Creationists use miracles to explain why their predictions fail

Creationists made some predictions about how many mutations could have happened in the last 6,000 years. They don’t match up with the actual number of mutations. This disconnect is explained away with miracles.


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Answers in Genesis has their own journal in which they publish all of the research done by creationists. Not surprisingly, it all vindicates creationism. But whilst the ultimate conclusion of this work might favour creationism, not every aspect of it does. Many of their predictions fail.

So how can they continue to cling to creationism when their own science fails to support it? By invoking miracles!

Perhaps the most blatant example of this is a recent paper called “On the Origin of Eukaryotic Species’ Genotypic and Phenotypic Diversity“. Or, to use a slightly less wordy description, how did all the species alive today evolve when they weren’t all taken onto the ark?

Cargo cult science

This paper deals with a problem present in every aspect of young earth creationism: the young earth. Put simply, there isn’t enough time for all the stuff that has happened to have occurred within the last 6,000 years.

For instance, there hasn’t been enough time for asteroids to take on their present behaviour. For trillions of stone tools to be produced. For the countless ice ages documented in the earth’s history to have come and gone. Or, in this case, for all the species alive today to have evolved.

After all, under the creationist model there was a fairly massive population bottleneck in the form of Noah’s flood. Only 14 animals of each “kind” (and in some cases less) were taken on the Ark. From those 14 individuals, every variant present within that kind had to emerge over the next few thousand years. Every cat – from the a puma to the tabby – had to evolve from 14 individuals within a handful of generations.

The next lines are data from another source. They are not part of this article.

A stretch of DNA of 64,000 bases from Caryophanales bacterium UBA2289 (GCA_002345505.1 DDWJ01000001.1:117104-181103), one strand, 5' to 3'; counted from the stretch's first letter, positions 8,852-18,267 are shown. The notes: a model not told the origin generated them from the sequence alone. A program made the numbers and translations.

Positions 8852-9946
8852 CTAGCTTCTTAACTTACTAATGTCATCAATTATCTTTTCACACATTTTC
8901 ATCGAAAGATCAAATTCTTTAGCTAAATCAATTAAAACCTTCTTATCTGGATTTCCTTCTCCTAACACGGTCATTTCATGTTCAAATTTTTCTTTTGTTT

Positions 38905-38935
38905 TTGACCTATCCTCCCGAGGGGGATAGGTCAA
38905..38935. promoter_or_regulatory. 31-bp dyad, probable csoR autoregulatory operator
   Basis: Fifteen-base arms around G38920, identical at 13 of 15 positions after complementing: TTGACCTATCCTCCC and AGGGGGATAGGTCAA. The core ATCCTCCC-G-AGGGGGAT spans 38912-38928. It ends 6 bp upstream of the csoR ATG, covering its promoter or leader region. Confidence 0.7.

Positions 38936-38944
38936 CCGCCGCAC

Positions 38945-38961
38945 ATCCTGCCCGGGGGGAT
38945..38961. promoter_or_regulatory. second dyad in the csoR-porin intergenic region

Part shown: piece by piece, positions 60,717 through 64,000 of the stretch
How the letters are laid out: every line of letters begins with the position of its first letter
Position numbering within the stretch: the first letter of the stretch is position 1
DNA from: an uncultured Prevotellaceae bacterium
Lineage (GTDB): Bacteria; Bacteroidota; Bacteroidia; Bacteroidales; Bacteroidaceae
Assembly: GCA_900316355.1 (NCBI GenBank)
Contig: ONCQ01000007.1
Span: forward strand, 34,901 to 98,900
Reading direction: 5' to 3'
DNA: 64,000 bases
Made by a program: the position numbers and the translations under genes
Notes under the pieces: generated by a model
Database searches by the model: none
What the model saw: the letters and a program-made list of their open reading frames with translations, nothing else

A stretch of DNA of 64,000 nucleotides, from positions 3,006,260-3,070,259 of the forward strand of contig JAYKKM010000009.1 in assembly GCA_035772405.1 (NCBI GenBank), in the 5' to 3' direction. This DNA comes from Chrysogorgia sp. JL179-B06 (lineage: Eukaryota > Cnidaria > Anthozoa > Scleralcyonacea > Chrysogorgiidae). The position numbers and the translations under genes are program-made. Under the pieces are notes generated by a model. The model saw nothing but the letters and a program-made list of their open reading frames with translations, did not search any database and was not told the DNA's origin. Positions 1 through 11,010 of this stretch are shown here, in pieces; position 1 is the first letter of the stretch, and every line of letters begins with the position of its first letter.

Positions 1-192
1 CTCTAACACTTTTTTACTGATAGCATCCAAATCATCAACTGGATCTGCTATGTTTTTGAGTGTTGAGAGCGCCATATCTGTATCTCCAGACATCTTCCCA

This paper attempts to explain away this issue by appealing to “created diversity”. When God created those kinds, he made them have heterozygous. In other words, they had two copies of each gene so double the diversity could be created at once. This pre-loaded these kinds; allowing them to bounce back after the flood.

This invocation of miracles makes this borderline nonsense – although the authors insist otherwise.

Regardless, there are countless other reasons why this explanation is just absurd. But I won’t delve into them much further as the topic has been covered by numerous other sources. If you are interested in the “science” (and I use that term loosely) behind this paper feel free to read this, this or this to see it thoroughly torn apart.

But before moving on I just have to post one of the crazier parts of the paper.

For example, the wood frog develops from a single cell to a sexually mature adult in less than three years. In contrast, the origin of the various cat species in the family Felidae from a common ancestor on board the Ark took over 4000 years. Since any two felid species have far fewer phenotypic differences between them than do an amphibian egg and an adult frog, producing a wide range of species morphologies in a few thousand years is comparatively simple.